From the Back Cover: From the moment of its publication in 1961, A.J.P. Taylor's seminal work caused a storm of praise and controversy, and it has since been recognized as a classic: the first book ever to examine exclusively and in depth the causes of the Second World War and to apportion the responsibility among Allies and Germans alike. With crisp, clear prose and brilliant analysis, Taylor established that the war, "far from being premeditated, was a mistake, the result on both sides of diplomatic blunders." He argued that Hitler was more an opportunist than an ideologue who owed his successes to Great Britain's and France's tacking between resistance and appeasement, and to an American policy akin to "the significant episode of the dog in the night, to which Sherlock Holmes once drew attention. When Watson objected: 'But the dog did nothing in the night," Holmes answered: 'That was the significant episode.' "The Times Literary Supplement called The Origins of the Second World War "simple, devastating, superlatively readable, and deeply disturbing," and it remains so now-a groundbreaking book of enduring importance.
The Russian Origins of the First World War
Language: en
Pages: 344
Authors: Sean McMeekin
Categories: History
Type: BOOK - Published: 2013-05-06 - Publisher: Harvard University Press
The catastrophe of the First World War, and the destruction, revolution, and enduring hostilities it wrought, make the issue of its origins a perennial puzzle. Since World War II, Germany has been viewed as the primary culprit. Now, in a major reinterpretation of the conflict, Sean McMeekin rejects the standard notions of the war’s beginning as either a Germano-Austrian preemptive strike or a “tragedy of miscalculation.” Instead, he proposes that the key to the outbreak of violence lies in St. Petersburg. It was Russian statesmen who unleashed the war through conscious policy decisions based on imperial ambitions in the Near East. Unlike their civilian counterparts in Berlin, who would have preferred to localize the Austro-Serbian conflict, Russian leaders desired a more general war so long as British participation was assured. The war of 1914 was launched at a propitious moment for harnessing the might of Britain and France to neutralize the German threat to Russia’s goal: partitioning the Ottoman Empire to ensure control of the Straits between the Black Sea and the Mediterranean. Nearly a century has passed since the guns fell silent on the western front. But in the lands of the former Ottoman Empire, World War I smolders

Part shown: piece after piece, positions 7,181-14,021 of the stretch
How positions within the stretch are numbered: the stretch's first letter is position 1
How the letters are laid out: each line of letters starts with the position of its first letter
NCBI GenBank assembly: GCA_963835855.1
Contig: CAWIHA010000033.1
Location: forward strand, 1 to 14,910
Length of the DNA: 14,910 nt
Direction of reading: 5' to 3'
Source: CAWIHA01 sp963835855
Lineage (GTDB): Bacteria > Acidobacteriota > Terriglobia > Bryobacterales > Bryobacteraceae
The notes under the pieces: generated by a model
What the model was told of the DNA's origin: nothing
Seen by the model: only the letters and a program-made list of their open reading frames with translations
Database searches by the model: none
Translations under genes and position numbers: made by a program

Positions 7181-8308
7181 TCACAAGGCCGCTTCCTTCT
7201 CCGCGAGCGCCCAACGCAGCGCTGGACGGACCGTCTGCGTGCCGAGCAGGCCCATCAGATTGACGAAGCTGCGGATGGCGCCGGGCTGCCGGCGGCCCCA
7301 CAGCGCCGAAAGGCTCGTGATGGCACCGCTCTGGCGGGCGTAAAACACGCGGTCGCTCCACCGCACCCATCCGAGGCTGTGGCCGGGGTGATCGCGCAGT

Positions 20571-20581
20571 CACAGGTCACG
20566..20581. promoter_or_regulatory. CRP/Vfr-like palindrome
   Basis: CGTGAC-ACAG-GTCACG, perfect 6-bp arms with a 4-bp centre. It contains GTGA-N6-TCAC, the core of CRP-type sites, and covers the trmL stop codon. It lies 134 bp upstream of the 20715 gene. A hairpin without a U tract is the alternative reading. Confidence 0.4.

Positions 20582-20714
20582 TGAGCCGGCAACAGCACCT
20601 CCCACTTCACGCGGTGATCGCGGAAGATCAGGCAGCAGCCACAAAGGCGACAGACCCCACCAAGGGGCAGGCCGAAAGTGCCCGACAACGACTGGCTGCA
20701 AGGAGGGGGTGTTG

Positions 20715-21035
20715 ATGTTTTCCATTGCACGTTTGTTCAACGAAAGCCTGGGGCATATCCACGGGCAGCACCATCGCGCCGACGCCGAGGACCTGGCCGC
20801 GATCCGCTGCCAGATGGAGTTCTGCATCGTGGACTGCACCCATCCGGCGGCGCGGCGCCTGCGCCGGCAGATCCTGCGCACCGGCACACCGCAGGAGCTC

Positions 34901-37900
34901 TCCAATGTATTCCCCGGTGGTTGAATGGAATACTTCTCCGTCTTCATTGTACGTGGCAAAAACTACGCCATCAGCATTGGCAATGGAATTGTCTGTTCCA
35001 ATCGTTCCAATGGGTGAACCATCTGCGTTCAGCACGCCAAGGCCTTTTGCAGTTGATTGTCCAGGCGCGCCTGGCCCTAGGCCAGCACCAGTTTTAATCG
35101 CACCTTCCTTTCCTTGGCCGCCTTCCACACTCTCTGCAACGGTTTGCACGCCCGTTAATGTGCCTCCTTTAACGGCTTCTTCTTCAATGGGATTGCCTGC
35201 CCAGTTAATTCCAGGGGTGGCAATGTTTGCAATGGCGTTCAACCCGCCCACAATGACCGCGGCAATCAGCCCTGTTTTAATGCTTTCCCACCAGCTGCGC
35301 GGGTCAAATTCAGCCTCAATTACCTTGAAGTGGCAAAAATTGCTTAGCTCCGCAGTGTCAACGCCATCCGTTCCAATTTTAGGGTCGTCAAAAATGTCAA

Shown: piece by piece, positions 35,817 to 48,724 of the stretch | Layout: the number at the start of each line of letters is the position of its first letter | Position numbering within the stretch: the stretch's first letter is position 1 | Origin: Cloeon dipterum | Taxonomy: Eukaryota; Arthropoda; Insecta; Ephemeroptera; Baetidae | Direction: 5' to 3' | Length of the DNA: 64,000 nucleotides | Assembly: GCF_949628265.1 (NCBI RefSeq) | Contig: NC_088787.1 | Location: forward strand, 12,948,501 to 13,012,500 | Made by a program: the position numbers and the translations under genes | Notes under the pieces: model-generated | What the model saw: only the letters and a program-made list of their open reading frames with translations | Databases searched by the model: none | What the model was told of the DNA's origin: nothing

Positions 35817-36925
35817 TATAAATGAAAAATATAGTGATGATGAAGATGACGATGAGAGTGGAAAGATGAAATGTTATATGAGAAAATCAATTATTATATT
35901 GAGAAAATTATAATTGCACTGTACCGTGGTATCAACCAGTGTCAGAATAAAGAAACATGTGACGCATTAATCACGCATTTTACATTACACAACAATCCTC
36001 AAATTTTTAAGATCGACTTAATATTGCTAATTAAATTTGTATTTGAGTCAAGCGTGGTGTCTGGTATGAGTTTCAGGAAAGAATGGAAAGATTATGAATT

The Origins of the First World War
Language: en
Pages: 272
Authors: Annika Mombauer
Categories: History
Type: BOOK - Published: 2013-12-02 - Publisher: Routledge
The seminal event of the 20th century, the origins of the First World War have always been difficult to establish and have aroused deep controversy. Annika Mombauer tracks the impassioned debates as they developed at critical points through the twentieth century. The book focuses on the controversy itself, rather than the specific events leading up to the war. Emotive and emotional from the very beginning of the conflict, the debate and the passions aroused in response to such issues as the ‘war-guilt paragraph’ of the treaty of Versailles, are set in the context of the times in which they were proposed. Similarly, the argument has been fuelled by concerns over the sacrifices that were made and the casualities that were suffered. Were they really justified?
Britain and the Origins of the First World War
Language: en
Pages: 305
Authors: Zara Steiner
Categories: History
Type: BOOK - Published: 1977 - Publisher: Palgrave Macmillan
Books about Britain and the Origins of the First World War
The Origins of the First World War
Language: en
Pages: 72
Authors: Ruth Henig